Dental inlays are used to treat back teeth that have decay or damage that is too big to be repaired with a standard filling. They were originally made of gold alloys, but more recently it is possible to make them from tooth coloured materials like porcelain, ceramics, and even a white metal called Zirconia. These ‘fillings’ are virtually indestructible.
The biggest advantage is that they can sometimes avoid the need for a crown on a tooth, the preparation for which can be very destructive and has a higher incidence of tooth death.
How is it done?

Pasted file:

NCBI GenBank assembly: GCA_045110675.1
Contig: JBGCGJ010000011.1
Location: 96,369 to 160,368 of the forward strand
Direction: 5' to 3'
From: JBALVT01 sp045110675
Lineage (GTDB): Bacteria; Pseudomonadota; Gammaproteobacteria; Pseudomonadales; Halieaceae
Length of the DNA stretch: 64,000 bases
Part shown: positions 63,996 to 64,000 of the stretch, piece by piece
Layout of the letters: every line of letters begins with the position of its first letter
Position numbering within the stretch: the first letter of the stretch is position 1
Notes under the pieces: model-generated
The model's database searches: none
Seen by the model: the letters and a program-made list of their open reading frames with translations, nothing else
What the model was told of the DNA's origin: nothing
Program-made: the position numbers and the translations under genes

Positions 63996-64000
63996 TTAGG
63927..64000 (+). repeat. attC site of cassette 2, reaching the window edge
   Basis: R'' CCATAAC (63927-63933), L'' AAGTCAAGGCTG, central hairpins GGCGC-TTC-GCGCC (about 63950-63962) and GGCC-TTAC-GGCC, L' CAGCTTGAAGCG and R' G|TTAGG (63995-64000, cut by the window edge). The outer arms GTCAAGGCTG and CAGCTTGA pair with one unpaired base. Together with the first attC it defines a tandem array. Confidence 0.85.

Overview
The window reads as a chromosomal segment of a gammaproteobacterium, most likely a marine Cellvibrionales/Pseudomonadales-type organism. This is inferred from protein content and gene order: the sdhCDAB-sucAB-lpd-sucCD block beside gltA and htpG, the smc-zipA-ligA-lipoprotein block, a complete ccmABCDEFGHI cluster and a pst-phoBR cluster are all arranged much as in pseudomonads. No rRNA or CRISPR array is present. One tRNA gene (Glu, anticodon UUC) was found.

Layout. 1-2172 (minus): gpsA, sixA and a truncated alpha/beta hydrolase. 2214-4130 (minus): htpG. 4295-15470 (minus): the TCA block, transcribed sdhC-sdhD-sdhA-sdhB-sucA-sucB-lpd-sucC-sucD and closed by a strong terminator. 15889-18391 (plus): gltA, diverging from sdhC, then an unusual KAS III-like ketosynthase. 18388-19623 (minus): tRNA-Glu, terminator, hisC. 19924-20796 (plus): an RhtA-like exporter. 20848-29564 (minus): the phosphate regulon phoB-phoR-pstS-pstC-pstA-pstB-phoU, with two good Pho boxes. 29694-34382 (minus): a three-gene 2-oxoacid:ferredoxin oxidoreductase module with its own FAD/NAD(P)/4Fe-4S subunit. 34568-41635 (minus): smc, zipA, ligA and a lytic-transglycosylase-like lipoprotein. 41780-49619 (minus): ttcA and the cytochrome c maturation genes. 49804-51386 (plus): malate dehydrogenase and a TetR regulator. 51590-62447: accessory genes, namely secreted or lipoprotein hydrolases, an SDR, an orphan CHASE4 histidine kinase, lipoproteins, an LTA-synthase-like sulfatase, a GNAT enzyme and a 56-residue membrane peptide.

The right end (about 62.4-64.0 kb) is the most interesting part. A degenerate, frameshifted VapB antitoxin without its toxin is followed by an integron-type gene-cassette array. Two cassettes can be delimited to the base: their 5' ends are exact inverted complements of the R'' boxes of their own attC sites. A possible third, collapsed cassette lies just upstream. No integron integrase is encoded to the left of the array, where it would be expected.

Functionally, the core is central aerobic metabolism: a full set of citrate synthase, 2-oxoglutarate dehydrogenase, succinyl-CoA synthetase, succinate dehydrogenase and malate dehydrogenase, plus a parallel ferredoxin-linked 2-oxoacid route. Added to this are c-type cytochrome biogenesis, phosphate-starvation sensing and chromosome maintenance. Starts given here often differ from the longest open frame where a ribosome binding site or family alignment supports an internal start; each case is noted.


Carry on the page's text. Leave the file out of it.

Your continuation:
Inlay placement is usually carried out over two appointments.
During your first visit, the tooth will be modified to accept an inlay, then an impression of your tooth will be taken, and a temporary inlay will be made and placed in the tooth. The impressions, along with a shade, are then picked up by a designated service and taken to a dental laboratory, where an inlay is created over a period of approximately two weeks.
On your second appointment, the temporary inlay will be removed and the permanent restoration will be placed carefully over your tooth and bonded securely in place.